Long dreamed to see the Northern Lights? It's high time you do! This winter is the last in the decade to watch this spectacular natural show. No, Auroras won't be gone forever; however, they will be less vivid and much rarer.
Aurora Borealis aka Northern Lights occurs when charged particles of the solar wind fall into the Earth's magnetic field. The Sun is entering a low-activity phase that will last 11 years!
Many people think you have to go to Norway, Iceland, Greenland, or Alaska to see the Northern Lights. However, there are much more affordable destinations for that.
The best places in Russia where to see the Northern lights:
1. Kola peninsula
The most accessible and comfortable (temperature-wise) place on the list. The best option here is to leave the urban lights and go to nature. In the Khibiny Mountains area, the lights glow generously in turquoise waves. You'll go snowmobiling and reach the snowy passes and frozen lakes to take a lot of good pictures.
2. Nenets autonomous okrug
Northern Lights shine bright in the Arctic, shimmering in various colors with a distinctive glitter. It's like a lavender-green star-encrusted veil. This phenomenon has had a significant impact on the culture of the local peoples, and the dwellers of the reindeer farms will be happy to talk about that.
3. Sakha republic
Not everyone will ever dare to watch Aurora Borealis in the Sakha Republic. You'll have to cross almost all of the country and find yourself in a -40-degree (C) cold. However, it is totally worth it: beside the colorful and shimmering Northern Lights, you'll see an underground Ice Gallery, ride reindeer- and dog-pulled sleighs and take part in exciting national ceremonies.
If you still want to see the famous Northern Lights of Norway, you can do it in Russia. During the polar night in Svalbard, auroras are observable even in daylight. The best option is to go there in February; sometimes, however, you can catch it in early March. Besides, you can see polar bears, spectacular fjords, and glaciers.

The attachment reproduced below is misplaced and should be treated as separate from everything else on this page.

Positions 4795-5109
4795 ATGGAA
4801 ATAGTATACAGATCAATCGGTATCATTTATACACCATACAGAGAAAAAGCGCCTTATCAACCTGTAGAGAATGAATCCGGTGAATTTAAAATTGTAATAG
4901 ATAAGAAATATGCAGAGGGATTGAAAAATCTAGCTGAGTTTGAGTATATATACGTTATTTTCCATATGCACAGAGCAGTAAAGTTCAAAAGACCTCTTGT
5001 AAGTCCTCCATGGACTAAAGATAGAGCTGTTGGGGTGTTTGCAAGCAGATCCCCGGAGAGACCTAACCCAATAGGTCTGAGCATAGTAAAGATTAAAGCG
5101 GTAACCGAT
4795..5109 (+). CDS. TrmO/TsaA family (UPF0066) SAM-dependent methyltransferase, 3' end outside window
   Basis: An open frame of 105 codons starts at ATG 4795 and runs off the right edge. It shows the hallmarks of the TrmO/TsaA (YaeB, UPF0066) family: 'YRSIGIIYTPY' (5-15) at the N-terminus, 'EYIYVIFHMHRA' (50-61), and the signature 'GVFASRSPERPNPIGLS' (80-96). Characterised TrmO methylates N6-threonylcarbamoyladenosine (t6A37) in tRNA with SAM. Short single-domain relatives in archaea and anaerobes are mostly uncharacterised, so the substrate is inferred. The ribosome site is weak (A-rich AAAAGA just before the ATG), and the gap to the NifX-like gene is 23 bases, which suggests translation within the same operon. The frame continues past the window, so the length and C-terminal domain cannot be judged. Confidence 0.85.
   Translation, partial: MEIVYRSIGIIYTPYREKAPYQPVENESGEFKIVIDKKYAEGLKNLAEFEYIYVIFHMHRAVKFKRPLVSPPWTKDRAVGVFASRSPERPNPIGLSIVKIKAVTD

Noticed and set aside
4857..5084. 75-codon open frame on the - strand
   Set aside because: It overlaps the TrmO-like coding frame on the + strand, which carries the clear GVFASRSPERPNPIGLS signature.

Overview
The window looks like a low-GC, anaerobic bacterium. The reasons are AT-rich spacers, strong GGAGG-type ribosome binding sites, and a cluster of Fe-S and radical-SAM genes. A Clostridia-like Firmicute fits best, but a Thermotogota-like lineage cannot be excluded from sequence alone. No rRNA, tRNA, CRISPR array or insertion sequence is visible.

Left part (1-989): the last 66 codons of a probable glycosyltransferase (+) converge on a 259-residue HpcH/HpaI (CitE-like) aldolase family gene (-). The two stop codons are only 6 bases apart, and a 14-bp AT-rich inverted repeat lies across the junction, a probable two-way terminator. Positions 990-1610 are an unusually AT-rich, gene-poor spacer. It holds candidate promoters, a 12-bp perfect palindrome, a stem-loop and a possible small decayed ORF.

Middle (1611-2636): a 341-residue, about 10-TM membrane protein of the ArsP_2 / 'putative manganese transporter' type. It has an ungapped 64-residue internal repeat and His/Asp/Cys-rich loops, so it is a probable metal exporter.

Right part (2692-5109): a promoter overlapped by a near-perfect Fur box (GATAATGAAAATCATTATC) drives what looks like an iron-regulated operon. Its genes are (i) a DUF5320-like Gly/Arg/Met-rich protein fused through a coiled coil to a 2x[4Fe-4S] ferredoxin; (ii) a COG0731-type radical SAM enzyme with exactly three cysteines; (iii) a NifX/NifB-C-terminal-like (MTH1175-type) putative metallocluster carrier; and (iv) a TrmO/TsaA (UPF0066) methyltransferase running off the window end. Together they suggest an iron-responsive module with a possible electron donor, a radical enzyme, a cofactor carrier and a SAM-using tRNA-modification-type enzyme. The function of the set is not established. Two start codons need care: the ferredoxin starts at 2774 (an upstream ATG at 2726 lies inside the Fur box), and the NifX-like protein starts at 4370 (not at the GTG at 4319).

Just as any natural phenomenon, the Northern Lights are not scheduled. This only makes it more exciting to seek it. There are a few tips on how to 'catch' it:
— Travel to North from late September until late March. Your chances are the highest in this time of the year.
— Go to nature. You'll need utter darkness, something you won't find in a city.
— Check the weather forecast. The Lights are best seen when the sky is cloudless.
— Check the information on the solar flares. Solar activity forecasts will help.
And still, to witness Aurora Borealis is a matter of great luck. Sometimes it occurs on a daily basis; sometimes a fortnight passes without a single aurora. That is why there is a great risk your northern trip will be a waste of time. Just add some other activities to your plans so as not to ruin the trip. You can meet the Sami, the indigenous people of the Kola peninsula, taste the northern cuisine, visit a reindeer farm and ride a husky-pulled sleigh. In Svalbard, you'll see marine mammals.
Wanna take such a trip but don't know how to plan it well? Contact us, and we'll set up the best and most exciting adventure for you; you'll only have to pack your bags. Call +7 (495) 125-28-08 or email us at firstname.lastname@example.org